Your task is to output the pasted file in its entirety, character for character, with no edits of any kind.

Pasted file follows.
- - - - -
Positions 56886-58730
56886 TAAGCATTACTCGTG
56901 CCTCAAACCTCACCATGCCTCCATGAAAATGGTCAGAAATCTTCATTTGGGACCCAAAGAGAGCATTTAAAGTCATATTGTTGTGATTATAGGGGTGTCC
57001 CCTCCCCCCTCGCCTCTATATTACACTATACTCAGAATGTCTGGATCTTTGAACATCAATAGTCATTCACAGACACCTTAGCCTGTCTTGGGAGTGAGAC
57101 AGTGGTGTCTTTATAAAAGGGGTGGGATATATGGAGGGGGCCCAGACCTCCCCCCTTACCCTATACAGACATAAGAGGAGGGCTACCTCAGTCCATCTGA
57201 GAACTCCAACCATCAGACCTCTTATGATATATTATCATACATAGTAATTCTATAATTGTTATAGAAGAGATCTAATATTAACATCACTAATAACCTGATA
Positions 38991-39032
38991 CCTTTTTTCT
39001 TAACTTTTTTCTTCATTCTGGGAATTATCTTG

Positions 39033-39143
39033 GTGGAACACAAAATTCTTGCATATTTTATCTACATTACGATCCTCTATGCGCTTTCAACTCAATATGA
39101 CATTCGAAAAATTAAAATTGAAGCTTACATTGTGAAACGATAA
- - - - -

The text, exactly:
Positions 56886-58730
56886 TAAGCATTACTCGTG
56901 CCTCAAACCTCACCATGCCTCCATGAAAATGGTCAGAAATCTTCATTTGGGACCCAAAGAGAGCATTTAAAGTCATATTGTTGTGATTATAGGGGTGTCC
57001 CCTCCCCCCTCGCCTCTATATTACACTATACTCAGAATGTCTGGATCTTTGAACATCAATAGTCATTCACAGACACCTTAGCCTGTCTTGGGAGTGAGAC
57101 AGTGGTGTCTTTATAAAAGGGGTGGGATATATGGAGGGGGCCCAGACCTCCCCCCTTACCCTATACAGACATAAGAGGAGGGCTACCTCAGTCCATCTGA
57201 GAACTCCAACCATCAGACCTCTTATGATATATTATCATACATAGTAATTCTATAATTGTTATAGAAGAGATCTAATATTAACATCACTAATAACCTGATA
Positions 38991-39032
38991 CCTTTTTTCT
39001 TAACTTTTTTCTTCATTCTGGGAATTATCTTG

Positions 39033-39143
39033 GTGGAACACAAAATTCTTGCATATTTTATCTACATTACGATCCTCTATGCGCTTTCAACTCAATATGA
39101 CATTCGAAAAATTAAAATTGAAGCTTACATTGTGAAACGATAA